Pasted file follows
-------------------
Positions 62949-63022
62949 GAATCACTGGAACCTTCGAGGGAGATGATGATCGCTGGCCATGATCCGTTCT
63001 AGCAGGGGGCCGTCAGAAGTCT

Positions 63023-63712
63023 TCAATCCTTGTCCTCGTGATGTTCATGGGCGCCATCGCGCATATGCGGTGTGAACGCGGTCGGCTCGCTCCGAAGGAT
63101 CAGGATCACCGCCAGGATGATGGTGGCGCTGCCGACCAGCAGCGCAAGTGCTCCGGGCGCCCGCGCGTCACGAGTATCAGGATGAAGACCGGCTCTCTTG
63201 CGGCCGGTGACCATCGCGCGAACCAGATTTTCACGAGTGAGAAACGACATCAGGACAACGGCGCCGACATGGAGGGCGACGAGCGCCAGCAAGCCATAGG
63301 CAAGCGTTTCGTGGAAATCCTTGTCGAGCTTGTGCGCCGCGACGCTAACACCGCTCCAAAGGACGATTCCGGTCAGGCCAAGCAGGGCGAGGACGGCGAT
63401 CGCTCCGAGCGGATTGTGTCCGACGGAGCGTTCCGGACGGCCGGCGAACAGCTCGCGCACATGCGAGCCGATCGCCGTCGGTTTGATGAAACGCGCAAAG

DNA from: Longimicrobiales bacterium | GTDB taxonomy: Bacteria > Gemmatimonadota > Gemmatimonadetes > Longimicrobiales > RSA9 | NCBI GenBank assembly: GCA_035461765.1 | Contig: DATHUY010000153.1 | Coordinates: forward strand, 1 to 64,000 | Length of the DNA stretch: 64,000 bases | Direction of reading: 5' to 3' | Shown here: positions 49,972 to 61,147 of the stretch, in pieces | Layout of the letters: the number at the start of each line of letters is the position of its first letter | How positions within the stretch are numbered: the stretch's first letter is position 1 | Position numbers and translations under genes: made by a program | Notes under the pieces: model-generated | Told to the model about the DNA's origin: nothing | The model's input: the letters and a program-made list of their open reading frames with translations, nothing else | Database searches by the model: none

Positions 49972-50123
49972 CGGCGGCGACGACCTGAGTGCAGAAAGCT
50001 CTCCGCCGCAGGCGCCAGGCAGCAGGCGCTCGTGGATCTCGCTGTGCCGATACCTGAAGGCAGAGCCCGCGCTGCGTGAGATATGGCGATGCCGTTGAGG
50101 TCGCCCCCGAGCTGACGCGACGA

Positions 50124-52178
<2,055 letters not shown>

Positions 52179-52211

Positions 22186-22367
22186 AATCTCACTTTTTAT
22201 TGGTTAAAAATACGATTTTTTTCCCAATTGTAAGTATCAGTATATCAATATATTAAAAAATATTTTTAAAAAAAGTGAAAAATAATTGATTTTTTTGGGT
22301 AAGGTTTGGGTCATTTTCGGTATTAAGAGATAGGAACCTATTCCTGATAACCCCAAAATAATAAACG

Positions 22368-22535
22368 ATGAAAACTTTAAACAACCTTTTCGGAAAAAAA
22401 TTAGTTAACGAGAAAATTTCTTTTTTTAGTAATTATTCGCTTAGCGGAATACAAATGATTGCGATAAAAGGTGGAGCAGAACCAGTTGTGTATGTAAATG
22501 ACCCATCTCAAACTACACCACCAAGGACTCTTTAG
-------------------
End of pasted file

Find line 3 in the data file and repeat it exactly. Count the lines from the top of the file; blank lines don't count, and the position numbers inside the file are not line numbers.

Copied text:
63001 AGCAGGGGGCCGTCAGAAGTCT